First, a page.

Nature Blog Network

Friday, May 7, 2010

What in the larval world is this?

No one at Duke seems to know what this is. Southern Fried Scientist has allowed me to copy verbatim his post in the hopes that maybe someone out there in TO95's world knows what this is!

The following photo was taken near the Yadkin River in Davie, North Carolina. According to observers, there were millions of them attached to the sides of trees and undersides of leaves throughout the region. In some places they were hanging so thick they looked like tiny bats. Does anyone know what they are?

photo by Gregory Bonito (click to embiggen)

~Southern Fried Scientist


  1. Looks like what we call 'pear slug', actually the larva of sawflies, a hymenopteran.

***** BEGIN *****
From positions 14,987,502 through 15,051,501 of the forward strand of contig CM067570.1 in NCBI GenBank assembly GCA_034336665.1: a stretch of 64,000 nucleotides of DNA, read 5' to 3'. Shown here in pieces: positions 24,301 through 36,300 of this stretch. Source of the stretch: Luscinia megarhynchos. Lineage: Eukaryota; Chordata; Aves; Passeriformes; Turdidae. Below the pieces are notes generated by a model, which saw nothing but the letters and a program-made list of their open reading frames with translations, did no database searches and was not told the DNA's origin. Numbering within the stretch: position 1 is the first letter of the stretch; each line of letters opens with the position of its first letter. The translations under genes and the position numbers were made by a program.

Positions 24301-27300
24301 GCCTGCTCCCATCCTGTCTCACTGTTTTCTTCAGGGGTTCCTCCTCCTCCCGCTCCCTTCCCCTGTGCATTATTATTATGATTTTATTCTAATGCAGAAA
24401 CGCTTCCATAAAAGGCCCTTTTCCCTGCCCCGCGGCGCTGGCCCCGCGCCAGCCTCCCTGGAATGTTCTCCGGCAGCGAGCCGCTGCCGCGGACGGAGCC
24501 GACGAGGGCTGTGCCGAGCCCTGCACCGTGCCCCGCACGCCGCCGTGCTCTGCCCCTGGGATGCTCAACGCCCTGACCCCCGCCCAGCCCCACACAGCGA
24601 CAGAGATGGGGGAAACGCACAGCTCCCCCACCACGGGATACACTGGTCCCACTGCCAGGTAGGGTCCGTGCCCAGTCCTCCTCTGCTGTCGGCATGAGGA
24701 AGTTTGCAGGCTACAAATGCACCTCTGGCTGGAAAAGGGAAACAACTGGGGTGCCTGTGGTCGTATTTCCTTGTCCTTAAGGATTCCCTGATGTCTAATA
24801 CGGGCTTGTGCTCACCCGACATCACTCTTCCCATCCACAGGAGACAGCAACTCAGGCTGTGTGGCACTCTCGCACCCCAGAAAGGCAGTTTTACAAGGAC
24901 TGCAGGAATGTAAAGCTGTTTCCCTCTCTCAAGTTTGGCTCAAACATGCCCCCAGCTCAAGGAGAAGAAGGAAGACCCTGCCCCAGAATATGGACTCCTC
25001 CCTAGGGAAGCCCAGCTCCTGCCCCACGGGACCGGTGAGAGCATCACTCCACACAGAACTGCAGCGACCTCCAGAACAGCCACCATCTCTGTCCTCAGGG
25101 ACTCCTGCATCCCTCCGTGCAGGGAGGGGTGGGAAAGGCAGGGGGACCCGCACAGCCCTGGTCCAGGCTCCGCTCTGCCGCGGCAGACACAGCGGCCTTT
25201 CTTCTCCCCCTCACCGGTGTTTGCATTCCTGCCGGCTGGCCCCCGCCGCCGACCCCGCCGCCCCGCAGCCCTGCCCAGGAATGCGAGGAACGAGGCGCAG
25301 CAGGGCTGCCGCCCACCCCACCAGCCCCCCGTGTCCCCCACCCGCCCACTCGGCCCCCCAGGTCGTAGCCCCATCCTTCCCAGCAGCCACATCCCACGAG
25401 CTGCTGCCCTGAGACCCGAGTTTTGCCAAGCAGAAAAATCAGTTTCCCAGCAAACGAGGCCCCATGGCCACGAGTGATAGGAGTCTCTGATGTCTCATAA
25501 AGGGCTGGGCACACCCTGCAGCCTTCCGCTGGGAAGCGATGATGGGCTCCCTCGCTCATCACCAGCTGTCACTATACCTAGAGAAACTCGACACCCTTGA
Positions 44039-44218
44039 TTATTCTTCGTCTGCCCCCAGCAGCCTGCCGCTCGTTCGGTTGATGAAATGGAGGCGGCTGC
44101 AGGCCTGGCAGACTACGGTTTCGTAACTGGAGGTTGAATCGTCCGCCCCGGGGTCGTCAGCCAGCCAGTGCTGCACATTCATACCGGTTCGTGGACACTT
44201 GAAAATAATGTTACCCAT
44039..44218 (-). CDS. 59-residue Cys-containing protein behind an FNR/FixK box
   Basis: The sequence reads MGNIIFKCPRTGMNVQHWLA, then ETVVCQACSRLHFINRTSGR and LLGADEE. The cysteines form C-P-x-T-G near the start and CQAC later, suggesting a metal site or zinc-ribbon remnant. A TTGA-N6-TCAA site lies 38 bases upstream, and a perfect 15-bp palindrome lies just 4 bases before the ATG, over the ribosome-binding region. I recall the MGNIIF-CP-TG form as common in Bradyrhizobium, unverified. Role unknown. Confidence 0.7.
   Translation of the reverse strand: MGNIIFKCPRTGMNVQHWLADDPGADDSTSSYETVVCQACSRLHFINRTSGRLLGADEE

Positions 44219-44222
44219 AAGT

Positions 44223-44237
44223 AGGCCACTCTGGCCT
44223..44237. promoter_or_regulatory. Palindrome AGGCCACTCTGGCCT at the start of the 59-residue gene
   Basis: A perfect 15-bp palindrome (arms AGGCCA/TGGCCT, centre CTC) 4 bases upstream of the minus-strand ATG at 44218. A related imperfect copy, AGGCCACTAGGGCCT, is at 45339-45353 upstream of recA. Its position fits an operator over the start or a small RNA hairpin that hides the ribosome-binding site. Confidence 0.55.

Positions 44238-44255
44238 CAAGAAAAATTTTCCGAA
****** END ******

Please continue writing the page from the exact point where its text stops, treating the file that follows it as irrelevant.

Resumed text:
2. Scrap that last comment...on closer look it appears like a ladybug larva of some sort.

  3. Sara over at Southern Fried Science seems to have nailed it: Leaf Beetle Pupae - Chrysomela aeneicollis

    Apparently, their range is out in the mountainous western US and Canada: "This beetle occurs in the Rocky Mountains and in the Sierra Nevada mountains of California. It is also found further north in Idaho, Montana, Oregon, Alberta, and British Columbia (Brown 1956)."

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  5. Definitely a Chrysomela; almost certainly NOT a wandering Rocky Mountain species. One of several species known from Eastern US. Why not rear out a few pupae and settle the issue?

  6. Will, thats what they did! It hatched a few days ago. See more at

    ID'd as Chrysomela scripta, apparently common enough but hadn't been observed the local natural history guys to pupate en masse like such.


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